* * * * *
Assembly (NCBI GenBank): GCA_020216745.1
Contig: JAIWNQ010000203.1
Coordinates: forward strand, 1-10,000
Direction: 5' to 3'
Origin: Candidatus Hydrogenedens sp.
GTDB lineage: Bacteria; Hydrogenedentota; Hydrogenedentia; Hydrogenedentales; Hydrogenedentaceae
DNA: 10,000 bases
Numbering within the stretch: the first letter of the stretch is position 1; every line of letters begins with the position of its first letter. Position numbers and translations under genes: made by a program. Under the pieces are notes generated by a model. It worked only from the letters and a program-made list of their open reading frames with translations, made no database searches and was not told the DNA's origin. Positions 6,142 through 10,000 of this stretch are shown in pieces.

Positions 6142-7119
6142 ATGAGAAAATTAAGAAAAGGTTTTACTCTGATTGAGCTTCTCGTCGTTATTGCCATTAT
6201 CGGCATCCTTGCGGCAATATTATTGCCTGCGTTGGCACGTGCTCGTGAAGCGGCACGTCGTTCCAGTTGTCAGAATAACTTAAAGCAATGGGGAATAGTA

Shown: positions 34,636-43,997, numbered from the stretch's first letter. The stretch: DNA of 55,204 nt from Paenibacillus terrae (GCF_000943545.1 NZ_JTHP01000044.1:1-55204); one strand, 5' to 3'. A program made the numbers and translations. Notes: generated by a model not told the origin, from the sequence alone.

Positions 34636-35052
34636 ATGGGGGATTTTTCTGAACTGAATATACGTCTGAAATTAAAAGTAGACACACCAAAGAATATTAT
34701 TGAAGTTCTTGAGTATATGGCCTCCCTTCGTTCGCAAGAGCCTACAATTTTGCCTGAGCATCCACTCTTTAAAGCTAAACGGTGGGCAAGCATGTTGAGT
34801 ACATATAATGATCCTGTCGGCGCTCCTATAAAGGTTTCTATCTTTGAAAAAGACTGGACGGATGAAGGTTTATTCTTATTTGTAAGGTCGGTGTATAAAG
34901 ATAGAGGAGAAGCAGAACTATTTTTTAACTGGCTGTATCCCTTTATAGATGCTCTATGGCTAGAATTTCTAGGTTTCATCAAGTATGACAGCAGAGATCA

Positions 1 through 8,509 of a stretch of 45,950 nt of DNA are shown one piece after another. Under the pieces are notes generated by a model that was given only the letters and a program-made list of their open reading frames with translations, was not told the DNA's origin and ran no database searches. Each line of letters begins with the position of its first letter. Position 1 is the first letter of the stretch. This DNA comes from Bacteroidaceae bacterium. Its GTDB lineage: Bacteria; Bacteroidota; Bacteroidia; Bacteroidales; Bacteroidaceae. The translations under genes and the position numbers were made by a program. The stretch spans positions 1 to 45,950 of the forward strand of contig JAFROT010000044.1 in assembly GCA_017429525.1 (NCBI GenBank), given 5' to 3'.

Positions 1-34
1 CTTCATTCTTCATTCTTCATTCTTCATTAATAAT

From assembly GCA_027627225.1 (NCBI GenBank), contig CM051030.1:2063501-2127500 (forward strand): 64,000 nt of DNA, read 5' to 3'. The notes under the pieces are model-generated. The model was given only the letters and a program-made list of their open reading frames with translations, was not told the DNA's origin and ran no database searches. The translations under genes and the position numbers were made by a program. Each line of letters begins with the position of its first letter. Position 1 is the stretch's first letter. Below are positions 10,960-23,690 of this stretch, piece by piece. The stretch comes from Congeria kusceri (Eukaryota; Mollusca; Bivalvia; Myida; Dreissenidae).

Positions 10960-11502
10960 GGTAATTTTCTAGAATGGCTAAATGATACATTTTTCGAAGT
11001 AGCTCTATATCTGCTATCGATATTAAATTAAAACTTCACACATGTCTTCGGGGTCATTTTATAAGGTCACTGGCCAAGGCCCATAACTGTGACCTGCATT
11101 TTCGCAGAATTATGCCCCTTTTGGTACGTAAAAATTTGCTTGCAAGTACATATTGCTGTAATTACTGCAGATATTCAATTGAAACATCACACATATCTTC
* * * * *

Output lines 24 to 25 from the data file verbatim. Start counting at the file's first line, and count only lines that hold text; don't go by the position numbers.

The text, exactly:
11001 AGCTCTATATCTGCTATCGATATTAAATTAAAACTTCACACATGTCTTCGGGGTCATTTTATAAGGTCACTGGCCAAGGCCCATAACTGTGACCTGCATT
11101 TTCGCAGAATTATGCCCCTTTTGGTACGTAAAAATTTGCTTGCAAGTACATATTGCTGTAATTACTGCAGATATTCAATTGAAACATCACACATATCTTC